Is every language enthusiast racist?
With all the wild accusations swirling and dirty Illinois politics bubbling up, who'd have thought grammarians would be some of the loudest objectors to Roland Burris' appointment to the U.S. Senate?
"There is certainly no pay-to-play involved, because I don't have no money," Burris said in a news conference last week. And the grammar confirmation militia lost it, basically equating the quotation with a verbal terrorist fist jab.
"I think Roland's loose grammar was an implied shout-out to the long underserved demographic of people who don't give a rat's a-s about speaking English properly," commented "Mike in NYC" on CNN.com. He courteously self-censored his "ass" with that discreet little hyphen.
"Jeez, did [Burris] really say that?" intoned "SpencerCat," a Huffington Post commenter. "Great, a senator who can't speak correctly."
Why is it that when a white person speaks improper English, it's cheeky, but when a black person does it, it's because of that "demographic of people"? Call me naive, but I really don't want to believe that the vast majority of language enthusiasts moonlight as not-so-closeted racists.
In 2004 Dick Cheney said, "Go fuck yourself" to Sen. Patrick Leahy on the floor of the Senate. Or what about 2007, when Sen. John McCain said, "Fuck you" to Sen. John Cornyn in a meeting on immigration legislation? Would SpencerCat or Mike in NYC call this "speaking English properly"--in the Senate building, no less?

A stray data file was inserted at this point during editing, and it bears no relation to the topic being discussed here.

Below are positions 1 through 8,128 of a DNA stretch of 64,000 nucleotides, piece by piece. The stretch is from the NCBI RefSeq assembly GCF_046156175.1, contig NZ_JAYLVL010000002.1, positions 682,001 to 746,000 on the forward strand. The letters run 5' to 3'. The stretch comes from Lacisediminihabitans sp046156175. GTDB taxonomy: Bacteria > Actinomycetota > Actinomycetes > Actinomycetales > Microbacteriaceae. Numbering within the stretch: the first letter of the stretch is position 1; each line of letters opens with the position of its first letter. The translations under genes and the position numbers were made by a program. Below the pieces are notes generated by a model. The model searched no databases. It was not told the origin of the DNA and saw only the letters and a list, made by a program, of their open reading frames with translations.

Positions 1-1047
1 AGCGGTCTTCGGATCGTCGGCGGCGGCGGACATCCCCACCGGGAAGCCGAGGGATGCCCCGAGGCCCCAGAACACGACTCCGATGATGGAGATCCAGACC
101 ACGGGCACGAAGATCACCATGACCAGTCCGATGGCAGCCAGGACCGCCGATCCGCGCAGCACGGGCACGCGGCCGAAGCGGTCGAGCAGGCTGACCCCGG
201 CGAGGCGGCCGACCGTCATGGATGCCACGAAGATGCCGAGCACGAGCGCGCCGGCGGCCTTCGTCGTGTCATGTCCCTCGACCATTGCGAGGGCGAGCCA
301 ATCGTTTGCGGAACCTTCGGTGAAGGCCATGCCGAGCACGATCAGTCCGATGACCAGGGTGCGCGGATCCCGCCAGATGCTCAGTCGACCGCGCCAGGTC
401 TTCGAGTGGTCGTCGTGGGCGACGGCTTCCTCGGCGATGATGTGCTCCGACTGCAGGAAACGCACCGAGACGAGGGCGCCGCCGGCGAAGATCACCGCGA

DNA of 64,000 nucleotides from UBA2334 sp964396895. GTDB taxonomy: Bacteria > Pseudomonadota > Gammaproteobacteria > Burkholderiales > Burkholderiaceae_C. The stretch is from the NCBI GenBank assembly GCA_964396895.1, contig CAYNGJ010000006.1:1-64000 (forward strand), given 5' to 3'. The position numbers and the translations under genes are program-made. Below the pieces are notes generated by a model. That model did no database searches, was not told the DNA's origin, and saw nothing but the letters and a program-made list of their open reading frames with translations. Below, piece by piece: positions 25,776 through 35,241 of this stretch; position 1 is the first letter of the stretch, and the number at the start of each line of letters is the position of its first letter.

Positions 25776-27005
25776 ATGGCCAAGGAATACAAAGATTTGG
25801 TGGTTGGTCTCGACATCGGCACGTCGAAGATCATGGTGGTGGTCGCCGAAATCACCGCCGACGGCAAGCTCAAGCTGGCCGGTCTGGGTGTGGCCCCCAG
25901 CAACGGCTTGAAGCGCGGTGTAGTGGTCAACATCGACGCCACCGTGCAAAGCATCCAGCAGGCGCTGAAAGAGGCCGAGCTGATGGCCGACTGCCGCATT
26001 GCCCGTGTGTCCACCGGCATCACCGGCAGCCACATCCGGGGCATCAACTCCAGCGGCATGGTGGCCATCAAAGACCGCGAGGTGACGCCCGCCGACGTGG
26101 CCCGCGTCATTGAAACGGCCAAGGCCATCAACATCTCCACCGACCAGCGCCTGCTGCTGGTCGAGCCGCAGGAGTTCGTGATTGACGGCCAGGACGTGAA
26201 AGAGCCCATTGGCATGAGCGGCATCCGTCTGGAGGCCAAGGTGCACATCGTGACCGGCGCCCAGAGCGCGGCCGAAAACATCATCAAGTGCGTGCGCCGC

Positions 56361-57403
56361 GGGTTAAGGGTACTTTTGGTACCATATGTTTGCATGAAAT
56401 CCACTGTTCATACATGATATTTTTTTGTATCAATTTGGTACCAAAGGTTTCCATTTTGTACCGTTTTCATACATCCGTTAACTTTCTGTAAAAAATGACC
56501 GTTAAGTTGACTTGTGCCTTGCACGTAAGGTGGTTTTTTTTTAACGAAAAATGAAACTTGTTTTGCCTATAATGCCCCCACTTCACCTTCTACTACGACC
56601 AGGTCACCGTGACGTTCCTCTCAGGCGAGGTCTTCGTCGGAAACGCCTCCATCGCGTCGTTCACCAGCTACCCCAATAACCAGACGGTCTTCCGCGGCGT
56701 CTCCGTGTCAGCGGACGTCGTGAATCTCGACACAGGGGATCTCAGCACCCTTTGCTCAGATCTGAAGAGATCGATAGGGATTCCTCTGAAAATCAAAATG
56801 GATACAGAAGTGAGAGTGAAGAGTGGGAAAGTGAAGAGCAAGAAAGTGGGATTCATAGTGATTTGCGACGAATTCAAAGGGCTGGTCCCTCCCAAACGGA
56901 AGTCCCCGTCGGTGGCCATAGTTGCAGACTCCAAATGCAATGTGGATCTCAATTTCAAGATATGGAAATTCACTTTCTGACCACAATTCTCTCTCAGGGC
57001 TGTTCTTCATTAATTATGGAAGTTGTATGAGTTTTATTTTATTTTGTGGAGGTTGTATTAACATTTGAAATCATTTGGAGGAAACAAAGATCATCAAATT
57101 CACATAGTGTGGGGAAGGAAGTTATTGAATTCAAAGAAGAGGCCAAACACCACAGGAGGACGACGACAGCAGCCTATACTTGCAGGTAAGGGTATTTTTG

All of these are different means of expression. Some would find profanity just as objectionable as "I don't have no money."
But what matters is understanding and interpretation--and I don't think there's any ambiguity as to the intended meaning of either. The only thing unbefitting a senator here is the bigoted double standard.
I'm always confused about "abstruse" vs. "obtuse." Help!
Forget everything you learned in geometry class. Or just remember that everything you learned in geometry class was dumb, and that's also the meaning of "obtuse." "Abstruse" is a better descriptor for geometry class itself: difficult to understand.
In other words, the reasoning behind racist grammatical double standards is abstruse; those grammatical racists themselves, however, are obtuse.
Election Day 2014: Tues., Nov. 4